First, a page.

In 51 BC, Cicero finally went off to govern a province. His letters show that he strove to emulate those governors of honourable reputation. He would not take money from the locals and worked hard to hear grievances. Nevertheless, Cicero still managed to betray his vanity. A minor military victory became a stuck record-like plea for a triumph, very similar to his desperate quest for a biographer who could immortalise his consulship of 63 BC. There was one episode, however, where Cicero seems genuinely to have wanted to ‘do the right thing’, but was prevented from doing so by the situation’s connection to the politics back in Rome which left him between a rock and a hard place. He was appalled by an extortionate loan that been given to the Salaminians and seems to have been hoping to achieve some kind of relief for them. However, Brutus, who was clearly involved with the loan, rather backed him into a corner and, at that time, Cicero could not afford to lose friends. He had to let it go, but with much regret.
When the civil war finally erupted in 49 BC (in reality, it had been inevitable from 50, even 51 BC, when Caesar’s return from Gaul loomed onto the horizon), Cicero slipped out of Italy to join Pompey’s forces. Disillusioned with the forces both in terms of their motivation and their conduct, following the Pompeians’ defeat at the battle of Pharsalus, he returned to Rome and gave up his command. Caesar pardoned him. His respect for Cicero was sincere, even though they were at quite different ends of the political spectrum. Cicero hoped that Caesar would revive the Republic, and he drops a subtle hint to this in the following line from pro Marcello:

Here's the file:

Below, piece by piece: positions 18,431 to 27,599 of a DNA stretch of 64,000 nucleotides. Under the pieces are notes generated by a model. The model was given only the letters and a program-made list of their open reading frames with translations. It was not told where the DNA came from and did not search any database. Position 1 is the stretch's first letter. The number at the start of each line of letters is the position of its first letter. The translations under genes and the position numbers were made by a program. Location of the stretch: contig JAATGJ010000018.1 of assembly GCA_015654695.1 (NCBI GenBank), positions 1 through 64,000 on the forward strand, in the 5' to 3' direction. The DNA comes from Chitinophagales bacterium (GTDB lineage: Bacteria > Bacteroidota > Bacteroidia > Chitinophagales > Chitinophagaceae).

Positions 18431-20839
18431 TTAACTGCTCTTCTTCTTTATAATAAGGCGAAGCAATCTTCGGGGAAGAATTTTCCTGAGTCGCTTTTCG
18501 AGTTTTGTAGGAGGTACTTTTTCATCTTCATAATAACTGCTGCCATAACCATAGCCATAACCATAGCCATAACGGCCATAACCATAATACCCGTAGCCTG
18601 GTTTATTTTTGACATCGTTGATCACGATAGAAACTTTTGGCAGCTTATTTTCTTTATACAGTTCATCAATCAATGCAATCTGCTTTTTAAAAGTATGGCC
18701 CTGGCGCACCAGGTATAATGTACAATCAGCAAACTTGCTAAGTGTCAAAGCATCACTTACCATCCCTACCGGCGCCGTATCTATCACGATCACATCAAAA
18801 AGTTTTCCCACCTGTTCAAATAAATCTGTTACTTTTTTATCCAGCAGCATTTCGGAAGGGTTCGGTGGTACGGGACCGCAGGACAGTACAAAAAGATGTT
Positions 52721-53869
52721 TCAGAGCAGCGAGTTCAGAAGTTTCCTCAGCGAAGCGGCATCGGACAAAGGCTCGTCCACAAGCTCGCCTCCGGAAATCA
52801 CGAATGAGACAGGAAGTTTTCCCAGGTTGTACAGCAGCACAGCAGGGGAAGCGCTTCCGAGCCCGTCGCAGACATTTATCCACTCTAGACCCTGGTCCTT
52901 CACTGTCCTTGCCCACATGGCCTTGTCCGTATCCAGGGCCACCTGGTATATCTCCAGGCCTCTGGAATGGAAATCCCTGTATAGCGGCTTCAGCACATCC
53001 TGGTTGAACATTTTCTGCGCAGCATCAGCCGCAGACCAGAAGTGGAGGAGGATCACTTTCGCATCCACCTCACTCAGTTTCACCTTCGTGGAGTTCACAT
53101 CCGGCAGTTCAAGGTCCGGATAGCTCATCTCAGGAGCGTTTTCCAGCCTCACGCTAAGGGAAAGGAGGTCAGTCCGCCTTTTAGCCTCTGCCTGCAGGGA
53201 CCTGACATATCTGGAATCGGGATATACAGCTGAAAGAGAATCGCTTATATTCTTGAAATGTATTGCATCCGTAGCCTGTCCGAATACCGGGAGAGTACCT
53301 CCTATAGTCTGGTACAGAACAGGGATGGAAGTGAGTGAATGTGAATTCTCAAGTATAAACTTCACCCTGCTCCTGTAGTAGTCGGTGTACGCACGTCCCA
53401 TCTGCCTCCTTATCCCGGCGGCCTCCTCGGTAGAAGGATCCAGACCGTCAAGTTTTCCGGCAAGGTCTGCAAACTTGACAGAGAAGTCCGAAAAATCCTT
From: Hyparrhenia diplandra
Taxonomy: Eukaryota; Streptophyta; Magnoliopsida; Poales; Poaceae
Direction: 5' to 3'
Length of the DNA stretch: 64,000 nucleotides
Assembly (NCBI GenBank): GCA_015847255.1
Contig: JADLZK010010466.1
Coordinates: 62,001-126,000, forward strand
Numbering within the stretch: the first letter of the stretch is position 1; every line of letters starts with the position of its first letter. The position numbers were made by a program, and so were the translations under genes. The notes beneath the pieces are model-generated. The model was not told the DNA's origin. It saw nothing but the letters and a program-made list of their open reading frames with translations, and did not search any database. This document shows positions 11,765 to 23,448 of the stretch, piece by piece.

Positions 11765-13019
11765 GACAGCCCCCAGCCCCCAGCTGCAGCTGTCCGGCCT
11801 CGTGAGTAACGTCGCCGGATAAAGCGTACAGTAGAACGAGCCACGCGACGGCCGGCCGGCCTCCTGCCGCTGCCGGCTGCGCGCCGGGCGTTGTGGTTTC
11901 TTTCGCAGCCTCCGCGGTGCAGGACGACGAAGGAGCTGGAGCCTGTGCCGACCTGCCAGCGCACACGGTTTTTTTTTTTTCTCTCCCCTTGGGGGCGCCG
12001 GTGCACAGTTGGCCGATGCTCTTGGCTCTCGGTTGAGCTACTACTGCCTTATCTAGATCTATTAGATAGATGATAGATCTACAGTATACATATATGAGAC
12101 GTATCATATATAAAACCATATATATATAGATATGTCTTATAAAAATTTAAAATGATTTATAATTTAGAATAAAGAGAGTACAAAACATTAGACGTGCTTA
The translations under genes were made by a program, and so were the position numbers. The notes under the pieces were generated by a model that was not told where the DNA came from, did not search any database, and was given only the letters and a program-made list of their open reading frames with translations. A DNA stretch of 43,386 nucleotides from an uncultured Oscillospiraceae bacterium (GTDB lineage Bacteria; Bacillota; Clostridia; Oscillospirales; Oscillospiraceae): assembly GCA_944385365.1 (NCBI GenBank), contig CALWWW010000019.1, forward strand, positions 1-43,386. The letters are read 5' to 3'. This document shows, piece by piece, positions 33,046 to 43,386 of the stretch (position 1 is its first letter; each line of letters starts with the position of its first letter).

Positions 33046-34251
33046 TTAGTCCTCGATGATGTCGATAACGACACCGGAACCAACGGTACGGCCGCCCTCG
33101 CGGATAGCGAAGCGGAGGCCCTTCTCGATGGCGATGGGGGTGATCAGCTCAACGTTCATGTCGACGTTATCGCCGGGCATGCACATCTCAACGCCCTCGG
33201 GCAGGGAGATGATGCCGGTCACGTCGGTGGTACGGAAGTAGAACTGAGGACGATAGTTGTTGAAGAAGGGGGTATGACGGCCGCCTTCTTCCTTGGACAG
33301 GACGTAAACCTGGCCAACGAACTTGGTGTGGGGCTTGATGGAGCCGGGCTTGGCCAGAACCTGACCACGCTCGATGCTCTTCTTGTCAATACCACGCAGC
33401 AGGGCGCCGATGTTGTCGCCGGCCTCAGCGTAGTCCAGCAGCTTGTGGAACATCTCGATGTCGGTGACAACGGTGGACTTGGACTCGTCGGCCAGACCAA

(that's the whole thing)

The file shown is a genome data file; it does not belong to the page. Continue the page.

“All things, O Caius Caesar, which you now see lying cast down as is inevitable through the violence of war, must now be raised up again by you alone. The courts must be re-established, trust must be restored, licentiousness must be repressed, the increase of population must be encouraged, everything which has collapsed and flowed away, must be shored up and fastened by strong laws.”
He is hinting that Caesar has the power to set the republic, as Cicero loved it, back in a strong position. Of course, it did not happen.
A certain friendship remained between the two men. In 45 BC, Cicero suffered his worst grief yet. His beloved daughter died from a fever following childbirth, as did the son she bore. Cicero was inconsolable, although Caesar, similarly distraught at his own daughter, Julia’s death in 54 BC, offered Cicero words of sympathy. It comes as a heart-warming surprise to readers, who have previously only seen the arrogant Cicero of 63, that he was capable of such genuine care and affection. In his letters, she is generally ‘his darling little Tullia’ (even when she was in her thirties). In charming letter to Atticus, when Tullia would have been about nine, Cicero reports that ‘my little Tullia is pestering me for your little present. But I have not yielded just yet.’ She was the apple of her father’s eye (as Everitt notes in his terrific biography of Cicero) and he never really got over her passing.